There's never been a better time to be a half-assed vegetarian. Five years ago, the American Dialect Society honored the word flexitarian for its utility in describing a growing demographic--the "vegetarian who occasionally eats meat." Now there's evidence that going flexi is good for the environment and good for your health. A study released last October found that a plant-based diet, augmented with a small amount of dairy and meat, maximizes land-use efficiency. In January, Michael Pollan distilled the entire field of nutritional science into three rules for a healthy diet: "Eat food. Not too much. Mostly plants." According to a poll released last week, Americans seem to be listening: Thirteen percent of U.S. adults are "semivegetarian," meaning they eat meat with fewer than half of all their meals. In comparison, true vegetarians--those who never, ever consume animal flesh--compose just 1 percent.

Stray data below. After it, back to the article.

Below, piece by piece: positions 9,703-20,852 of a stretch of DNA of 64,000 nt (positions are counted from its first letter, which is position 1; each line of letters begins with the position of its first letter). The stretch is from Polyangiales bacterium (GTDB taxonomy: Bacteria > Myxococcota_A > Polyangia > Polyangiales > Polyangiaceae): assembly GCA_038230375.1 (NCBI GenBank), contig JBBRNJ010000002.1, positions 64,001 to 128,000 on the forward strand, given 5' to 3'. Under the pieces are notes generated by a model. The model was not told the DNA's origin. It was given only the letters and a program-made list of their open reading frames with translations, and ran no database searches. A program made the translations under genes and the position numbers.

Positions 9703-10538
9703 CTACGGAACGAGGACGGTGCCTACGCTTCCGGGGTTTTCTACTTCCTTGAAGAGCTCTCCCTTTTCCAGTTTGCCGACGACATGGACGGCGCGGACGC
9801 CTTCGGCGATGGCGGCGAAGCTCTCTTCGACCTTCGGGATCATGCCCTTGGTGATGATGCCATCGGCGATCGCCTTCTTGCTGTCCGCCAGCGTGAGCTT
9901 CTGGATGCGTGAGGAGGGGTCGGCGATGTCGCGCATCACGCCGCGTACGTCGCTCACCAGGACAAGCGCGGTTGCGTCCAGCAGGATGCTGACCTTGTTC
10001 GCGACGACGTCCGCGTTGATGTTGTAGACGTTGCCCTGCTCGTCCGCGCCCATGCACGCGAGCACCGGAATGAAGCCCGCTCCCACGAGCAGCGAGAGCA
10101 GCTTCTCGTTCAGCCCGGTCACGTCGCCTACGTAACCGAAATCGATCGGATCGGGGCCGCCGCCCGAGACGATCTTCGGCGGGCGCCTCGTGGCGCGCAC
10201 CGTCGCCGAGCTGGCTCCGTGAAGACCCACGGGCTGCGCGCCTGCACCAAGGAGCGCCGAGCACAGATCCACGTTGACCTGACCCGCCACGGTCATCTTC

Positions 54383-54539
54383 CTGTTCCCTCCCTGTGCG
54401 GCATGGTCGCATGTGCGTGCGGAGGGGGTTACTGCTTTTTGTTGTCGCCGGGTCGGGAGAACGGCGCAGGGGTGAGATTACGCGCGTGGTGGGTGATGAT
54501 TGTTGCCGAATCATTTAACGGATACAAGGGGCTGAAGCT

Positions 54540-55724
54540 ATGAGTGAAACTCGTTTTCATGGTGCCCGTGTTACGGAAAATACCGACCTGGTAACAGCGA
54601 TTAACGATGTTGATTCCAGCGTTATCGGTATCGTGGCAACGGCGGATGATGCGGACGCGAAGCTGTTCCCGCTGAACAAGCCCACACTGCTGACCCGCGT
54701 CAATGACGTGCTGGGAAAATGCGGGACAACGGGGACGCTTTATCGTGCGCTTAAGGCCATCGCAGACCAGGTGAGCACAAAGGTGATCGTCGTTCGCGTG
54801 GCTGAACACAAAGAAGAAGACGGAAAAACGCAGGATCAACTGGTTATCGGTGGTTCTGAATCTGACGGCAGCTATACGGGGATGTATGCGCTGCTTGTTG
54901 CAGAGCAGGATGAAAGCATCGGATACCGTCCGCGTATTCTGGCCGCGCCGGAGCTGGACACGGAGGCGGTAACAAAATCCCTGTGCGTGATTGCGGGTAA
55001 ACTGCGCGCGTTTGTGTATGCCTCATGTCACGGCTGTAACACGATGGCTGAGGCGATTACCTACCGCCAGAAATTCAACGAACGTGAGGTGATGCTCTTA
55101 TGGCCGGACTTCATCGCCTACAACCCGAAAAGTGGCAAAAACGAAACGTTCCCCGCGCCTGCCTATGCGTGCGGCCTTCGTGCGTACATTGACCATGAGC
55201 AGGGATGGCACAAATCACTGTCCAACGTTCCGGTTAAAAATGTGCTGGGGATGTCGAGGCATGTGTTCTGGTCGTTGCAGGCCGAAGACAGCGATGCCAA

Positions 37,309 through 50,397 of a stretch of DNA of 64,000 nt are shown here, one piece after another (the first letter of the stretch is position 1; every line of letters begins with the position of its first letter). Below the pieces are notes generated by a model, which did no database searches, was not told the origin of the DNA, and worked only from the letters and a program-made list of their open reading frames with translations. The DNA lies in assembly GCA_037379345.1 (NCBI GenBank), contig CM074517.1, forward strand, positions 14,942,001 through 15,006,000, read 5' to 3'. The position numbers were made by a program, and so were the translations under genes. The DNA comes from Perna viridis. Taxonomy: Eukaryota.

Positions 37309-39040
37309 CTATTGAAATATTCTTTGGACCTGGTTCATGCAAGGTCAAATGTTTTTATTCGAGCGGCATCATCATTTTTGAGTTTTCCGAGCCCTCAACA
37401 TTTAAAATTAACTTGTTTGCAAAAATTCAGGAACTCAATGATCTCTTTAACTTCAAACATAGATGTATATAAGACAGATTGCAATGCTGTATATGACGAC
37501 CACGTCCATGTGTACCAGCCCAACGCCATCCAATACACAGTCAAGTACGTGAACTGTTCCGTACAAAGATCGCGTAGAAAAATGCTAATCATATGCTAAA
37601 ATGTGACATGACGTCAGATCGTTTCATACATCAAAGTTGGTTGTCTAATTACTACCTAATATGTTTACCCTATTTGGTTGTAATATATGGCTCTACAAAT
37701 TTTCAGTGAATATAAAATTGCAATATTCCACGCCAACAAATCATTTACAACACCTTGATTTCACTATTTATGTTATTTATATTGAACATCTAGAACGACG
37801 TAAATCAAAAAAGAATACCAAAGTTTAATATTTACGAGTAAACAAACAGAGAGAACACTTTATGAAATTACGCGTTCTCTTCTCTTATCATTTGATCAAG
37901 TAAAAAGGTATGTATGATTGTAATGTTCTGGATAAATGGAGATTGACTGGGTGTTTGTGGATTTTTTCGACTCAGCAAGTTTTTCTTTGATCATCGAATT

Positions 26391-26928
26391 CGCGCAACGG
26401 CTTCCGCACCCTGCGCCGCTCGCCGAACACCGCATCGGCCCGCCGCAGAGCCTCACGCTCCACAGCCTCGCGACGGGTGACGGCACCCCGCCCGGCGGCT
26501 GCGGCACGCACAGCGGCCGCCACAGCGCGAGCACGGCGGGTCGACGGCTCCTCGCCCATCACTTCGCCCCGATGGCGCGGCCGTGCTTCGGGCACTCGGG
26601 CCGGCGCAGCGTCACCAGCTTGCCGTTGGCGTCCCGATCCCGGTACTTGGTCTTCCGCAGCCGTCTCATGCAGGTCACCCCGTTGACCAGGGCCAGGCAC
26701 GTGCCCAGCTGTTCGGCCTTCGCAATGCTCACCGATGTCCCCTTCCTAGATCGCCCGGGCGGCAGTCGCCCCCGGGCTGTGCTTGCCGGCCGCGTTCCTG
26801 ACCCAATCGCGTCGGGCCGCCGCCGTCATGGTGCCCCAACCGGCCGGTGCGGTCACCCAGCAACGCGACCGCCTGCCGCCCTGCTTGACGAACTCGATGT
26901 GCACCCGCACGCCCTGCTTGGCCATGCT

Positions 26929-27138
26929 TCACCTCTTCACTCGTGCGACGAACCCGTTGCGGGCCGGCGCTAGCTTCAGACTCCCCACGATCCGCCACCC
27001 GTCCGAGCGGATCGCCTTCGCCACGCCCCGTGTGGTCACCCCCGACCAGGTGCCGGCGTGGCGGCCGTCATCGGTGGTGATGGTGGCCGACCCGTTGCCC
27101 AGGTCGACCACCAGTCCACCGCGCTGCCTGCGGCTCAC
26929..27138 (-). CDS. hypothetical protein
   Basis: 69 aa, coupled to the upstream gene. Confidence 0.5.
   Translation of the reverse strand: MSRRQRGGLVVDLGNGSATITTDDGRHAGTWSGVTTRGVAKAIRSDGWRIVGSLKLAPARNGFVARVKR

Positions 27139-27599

The flexitarian ethic is beginning to creep into the most ardent sector of the meat-free population: the vegans. In recent years, some in the community have begun to loosen up the strict definitions and bright-line rules that once defined the movement. You'll never find a self-respecting vegan downing a glass of milk or munching on a slice of buttered toast. But the modern adherent may be a little more accommodating when it comes to the dairy of the insect world: He may have relaxed his principles enough to enjoy a spoonful of honey.
Slate 1 Aug 2008